We love seeing how our Boot Camp alums are taking what they learned during their time with us and using what they learned to do amazing things back at their own museums.
Jessica Gasbarre, a former Boot Camp attendee, was inspired by her new skills and created the DeTOUR at the University of Rochester’s Memorial Art Gallery (MAG) where she works as the Membership and Engagement Specialist.
The DeTOUR happens on the third Thursday of each month and is an exclusive themed tour that’s both engaging and entertaining.
These tours focus on everything from the crazy personal lives of artists to sharing the inspiration and method to their madness or to lesser known facts about some of more obscure works in the collection. Each tour includes activities, personal connections, and of course mind-blowing stories!
But with February being Black History Month, Jessica wanted to use the opportunity to collaborate with the African American community in Rochester. She invited Shawn Dunwoody, a local artist, to take over the tour.
“Shawn is a local creative in the Rochester community; he is an artist, consultant, and a creative force for change. I told the group that I very much wanted to do a DeTOUR focused on Black History Month, but as a white girl, I felt that it wasn’t my place; I felt Shawn would do the DeTOUR justice. Shawn joked that he was asked because he’s the only African American I know, the group laughed, I started sweating, and the DeTOUR began.” – Jessica Gasbarre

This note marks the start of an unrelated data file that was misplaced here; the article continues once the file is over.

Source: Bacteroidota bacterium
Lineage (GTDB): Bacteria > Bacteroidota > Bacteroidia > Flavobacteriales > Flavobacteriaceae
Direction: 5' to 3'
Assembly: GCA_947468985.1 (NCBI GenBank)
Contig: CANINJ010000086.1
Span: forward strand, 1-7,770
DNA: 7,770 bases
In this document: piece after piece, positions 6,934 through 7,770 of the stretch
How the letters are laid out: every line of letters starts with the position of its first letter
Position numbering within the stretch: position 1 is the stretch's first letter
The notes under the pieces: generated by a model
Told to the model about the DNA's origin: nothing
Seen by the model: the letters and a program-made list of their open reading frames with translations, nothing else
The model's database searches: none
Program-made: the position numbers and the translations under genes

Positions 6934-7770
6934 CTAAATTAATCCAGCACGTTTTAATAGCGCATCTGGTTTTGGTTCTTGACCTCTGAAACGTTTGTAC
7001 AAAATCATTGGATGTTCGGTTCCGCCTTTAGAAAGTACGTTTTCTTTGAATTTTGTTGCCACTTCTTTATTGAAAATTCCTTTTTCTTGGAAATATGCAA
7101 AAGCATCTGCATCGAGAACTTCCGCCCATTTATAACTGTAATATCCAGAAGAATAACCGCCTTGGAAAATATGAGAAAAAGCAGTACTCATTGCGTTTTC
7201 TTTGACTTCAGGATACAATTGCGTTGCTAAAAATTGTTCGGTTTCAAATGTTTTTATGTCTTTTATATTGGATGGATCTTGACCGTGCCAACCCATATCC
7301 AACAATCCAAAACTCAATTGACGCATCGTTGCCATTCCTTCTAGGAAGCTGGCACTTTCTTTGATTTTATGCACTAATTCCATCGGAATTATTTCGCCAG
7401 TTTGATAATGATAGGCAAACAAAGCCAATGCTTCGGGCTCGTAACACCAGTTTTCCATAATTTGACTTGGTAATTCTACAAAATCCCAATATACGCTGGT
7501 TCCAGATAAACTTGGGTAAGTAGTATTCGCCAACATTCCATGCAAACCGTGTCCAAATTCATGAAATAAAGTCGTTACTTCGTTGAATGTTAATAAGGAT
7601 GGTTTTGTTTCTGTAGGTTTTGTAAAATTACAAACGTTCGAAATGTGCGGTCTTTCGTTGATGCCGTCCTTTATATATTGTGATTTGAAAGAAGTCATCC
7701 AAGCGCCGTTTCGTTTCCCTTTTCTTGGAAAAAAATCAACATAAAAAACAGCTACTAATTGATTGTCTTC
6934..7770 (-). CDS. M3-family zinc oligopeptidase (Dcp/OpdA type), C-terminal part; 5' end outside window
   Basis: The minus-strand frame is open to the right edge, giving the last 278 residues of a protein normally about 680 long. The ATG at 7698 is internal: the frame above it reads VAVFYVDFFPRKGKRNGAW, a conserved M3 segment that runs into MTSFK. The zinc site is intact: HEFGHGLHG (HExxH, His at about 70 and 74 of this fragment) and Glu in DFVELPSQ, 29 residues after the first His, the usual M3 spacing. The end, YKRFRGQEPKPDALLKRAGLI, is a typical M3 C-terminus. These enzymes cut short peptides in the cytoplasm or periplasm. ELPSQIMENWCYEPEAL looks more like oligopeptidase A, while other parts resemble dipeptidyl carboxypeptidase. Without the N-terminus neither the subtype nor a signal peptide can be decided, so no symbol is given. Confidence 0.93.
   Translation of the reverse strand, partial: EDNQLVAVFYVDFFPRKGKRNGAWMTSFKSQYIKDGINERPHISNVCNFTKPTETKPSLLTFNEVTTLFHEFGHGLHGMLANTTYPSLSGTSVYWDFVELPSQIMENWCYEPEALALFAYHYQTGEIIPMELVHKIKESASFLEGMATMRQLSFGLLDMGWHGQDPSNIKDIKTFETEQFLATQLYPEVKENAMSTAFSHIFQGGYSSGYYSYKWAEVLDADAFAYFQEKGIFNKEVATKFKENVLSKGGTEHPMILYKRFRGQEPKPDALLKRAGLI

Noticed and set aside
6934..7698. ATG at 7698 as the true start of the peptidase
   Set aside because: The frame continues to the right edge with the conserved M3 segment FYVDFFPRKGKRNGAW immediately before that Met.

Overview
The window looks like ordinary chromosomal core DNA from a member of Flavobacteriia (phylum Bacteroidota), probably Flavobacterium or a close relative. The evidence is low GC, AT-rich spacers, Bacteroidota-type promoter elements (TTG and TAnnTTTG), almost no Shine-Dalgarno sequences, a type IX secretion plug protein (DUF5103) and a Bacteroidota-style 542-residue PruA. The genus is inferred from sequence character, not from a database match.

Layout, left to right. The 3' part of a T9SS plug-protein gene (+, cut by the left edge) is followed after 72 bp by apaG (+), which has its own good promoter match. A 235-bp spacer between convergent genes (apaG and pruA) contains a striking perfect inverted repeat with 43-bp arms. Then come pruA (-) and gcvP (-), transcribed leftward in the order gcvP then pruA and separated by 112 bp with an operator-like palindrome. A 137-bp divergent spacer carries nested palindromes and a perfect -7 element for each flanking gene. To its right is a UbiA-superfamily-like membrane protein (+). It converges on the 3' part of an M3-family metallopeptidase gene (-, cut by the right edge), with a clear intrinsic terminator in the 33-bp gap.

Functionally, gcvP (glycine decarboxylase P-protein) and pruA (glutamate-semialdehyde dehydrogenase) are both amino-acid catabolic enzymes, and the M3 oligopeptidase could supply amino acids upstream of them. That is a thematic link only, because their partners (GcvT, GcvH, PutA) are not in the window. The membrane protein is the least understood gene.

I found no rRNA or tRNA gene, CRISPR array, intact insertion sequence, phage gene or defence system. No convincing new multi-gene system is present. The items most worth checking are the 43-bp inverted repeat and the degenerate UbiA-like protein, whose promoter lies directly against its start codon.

Shawn shaped his tour with storytelling, community building, and sharing the tradition of the Black and African American art in MAG’s collection. He helped uncover some secret stories behind artists’ pasts, emphasized the impact of the Harlem Renaissance and the Civil Rights Movement, and celebrated the awesome accomplishments of modern and historical Blacks in the art world and beyond.
As traditional African drums played in the background courtesy of Shawn’s phone, he brought the group into Arts of Africa, Oceania, and the Americas Gallery, and focused on the beginning of Black art, emphasizing the importance of knowing one’s roots.
Throughout the tour, Shawn repeated the motifs of color, shape, and rhythm, applying them to artists in the collection such as Kehinde Wiley, Mickalene Thomas, Alison Saar, Nick Cave, and Sam Gilliam. As Shawn explained how the present builds off the past, he had the group build Lego sculptures in the museum.
For the grand finale of the tour, Shawn led everyone into a private activity room in the museum and one of MAG’s awesome curators showcased a Romare Bearden piece she brought out of storage for the DeTOUR. Shawn spoke about the history of collage and related it back to color, shape, and rhythm. The tour ended with guests creating their own collage images as music played and laughter ensued.
“What a crazy night. Thank you to everyone that came out. Many rules were broken but it was all for the love of art.” – Shawn Dunwoody
The best part? DeTOUR Takeover continued on for Women’s History Month! They celebrated women in MAG’s collection who made MAG-nificent museums, painted perfect portraits, altered our perceptions of feminism in the art world and who gave women the rights of agency.
The most intriguing thing about superheroes isn’t that they leap tall buildings in a single bound or change into capes and spandex tights inside phone boxes. It’s the fact that they help save the world every day – without most people ever realizing it.
That’s why we think small museums are real-life superheroes.
As much as we love the Louvre and go gaga for the Getty, smaller, lesser-known museums provide unforgettable experiences and unique stories for visitors of all kinds – and they’re actually in the majority. More than half of all museums in the United States havethree staff members or less.